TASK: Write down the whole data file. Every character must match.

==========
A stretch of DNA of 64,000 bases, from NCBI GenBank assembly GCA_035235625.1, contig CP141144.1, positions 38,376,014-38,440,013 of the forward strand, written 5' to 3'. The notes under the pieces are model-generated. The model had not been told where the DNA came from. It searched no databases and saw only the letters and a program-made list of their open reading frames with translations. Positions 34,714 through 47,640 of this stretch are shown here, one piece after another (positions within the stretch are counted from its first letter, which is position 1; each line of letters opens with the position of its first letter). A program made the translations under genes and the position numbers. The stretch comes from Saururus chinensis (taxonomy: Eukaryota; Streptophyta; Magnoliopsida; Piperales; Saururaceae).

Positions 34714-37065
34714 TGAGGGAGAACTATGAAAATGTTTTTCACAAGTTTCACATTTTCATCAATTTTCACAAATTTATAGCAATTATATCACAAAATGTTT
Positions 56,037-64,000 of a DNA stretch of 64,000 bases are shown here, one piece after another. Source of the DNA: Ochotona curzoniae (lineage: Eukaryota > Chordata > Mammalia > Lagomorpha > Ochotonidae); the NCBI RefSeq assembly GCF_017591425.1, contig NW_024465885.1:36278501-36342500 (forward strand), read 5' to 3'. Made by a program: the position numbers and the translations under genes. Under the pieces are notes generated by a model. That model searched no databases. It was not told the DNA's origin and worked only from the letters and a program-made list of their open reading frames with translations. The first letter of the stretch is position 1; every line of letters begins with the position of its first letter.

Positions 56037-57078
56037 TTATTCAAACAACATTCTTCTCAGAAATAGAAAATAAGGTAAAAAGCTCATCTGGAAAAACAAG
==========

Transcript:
A stretch of DNA of 64,000 bases, from NCBI GenBank assembly GCA_035235625.1, contig CP141144.1, positions 38,376,014-38,440,013 of the forward strand, written 5' to 3'. The notes under the pieces are model-generated. The model had not been told where the DNA came from. It searched no databases and saw only the letters and a program-made list of their open reading frames with translations. Positions 34,714 through 47,640 of this stretch are shown here, one piece after another (positions within the stretch are counted from its first letter, which is position 1; each line of letters opens with the position of its first letter). A program made the translations under genes and the position numbers. The stretch comes from Saururus chinensis (taxonomy: Eukaryota; Streptophyta; Magnoliopsida; Piperales; Saururaceae).

Positions 34714-37065
34714 TGAGGGAGAACTATGAAAATGTTTTTCACAAGTTTCACATTTTCATCAATTTTCACAAATTTATAGCAATTATATCACAAAATGTTT
Positions 56,037-64,000 of a DNA stretch of 64,000 bases are shown here, one piece after another. Source of the DNA: Ochotona curzoniae (lineage: Eukaryota > Chordata > Mammalia > Lagomorpha > Ochotonidae); the NCBI RefSeq assembly GCF_017591425.1, contig NW_024465885.1:36278501-36342500 (forward strand), read 5' to 3'. Made by a program: the position numbers and the translations under genes. Under the pieces are notes generated by a model. That model searched no databases. It was not told the DNA's origin and worked only from the letters and a program-made list of their open reading frames with translations. The first letter of the stretch is position 1; every line of letters begins with the position of its first letter.

Positions 56037-57078
56037 TTATTCAAACAACATTCTTCTCAGAAATAGAAAATAAGGTAAAAAGCTCATCTGGAAAAACAAG